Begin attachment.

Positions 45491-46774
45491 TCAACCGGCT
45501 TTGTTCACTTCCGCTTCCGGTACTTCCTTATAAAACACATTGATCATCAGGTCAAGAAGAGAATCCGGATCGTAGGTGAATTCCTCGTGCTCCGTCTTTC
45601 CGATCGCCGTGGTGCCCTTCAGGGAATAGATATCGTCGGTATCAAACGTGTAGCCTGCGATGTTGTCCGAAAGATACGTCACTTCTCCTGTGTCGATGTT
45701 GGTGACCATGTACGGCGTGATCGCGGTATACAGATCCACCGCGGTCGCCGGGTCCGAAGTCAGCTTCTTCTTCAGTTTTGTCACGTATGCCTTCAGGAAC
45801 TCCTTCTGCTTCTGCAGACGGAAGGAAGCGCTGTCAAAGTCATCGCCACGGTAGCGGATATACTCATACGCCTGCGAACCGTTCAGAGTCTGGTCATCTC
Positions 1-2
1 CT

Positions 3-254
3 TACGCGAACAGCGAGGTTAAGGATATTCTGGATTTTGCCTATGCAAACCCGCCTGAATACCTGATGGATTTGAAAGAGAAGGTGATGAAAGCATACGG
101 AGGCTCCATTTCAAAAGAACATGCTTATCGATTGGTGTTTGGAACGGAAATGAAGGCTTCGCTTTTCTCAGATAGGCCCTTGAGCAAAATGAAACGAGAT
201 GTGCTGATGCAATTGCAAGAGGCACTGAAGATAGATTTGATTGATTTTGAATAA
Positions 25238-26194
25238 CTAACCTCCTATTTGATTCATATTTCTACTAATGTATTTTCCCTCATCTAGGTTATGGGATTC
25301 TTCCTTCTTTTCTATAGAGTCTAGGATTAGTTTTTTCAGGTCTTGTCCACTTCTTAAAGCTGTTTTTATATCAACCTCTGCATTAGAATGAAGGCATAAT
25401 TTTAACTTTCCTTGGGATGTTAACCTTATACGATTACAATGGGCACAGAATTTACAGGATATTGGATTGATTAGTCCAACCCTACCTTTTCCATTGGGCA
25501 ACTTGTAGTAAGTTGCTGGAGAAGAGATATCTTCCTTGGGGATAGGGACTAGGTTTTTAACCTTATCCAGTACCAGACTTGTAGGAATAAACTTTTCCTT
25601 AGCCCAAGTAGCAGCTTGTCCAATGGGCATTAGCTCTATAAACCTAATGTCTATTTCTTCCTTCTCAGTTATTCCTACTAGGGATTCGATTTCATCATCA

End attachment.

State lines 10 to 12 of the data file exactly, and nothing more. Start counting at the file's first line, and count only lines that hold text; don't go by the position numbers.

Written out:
3 TACGCGAACAGCGAGGTTAAGGATATTCTGGATTTTGCCTATGCAAACCCGCCTGAATACCTGATGGATTTGAAAGAGAAGGTGATGAAAGCATACGG
101 AGGCTCCATTTCAAAAGAACATGCTTATCGATTGGTGTTTGGAACGGAAATGAAGGCTTCGCTTTTCTCAGATAGGCCCTTGAGCAAAATGAAACGAGAT
201 GTGCTGATGCAATTGCAAGAGGCACTGAAGATAGATTTGATTGATTTTGAATAA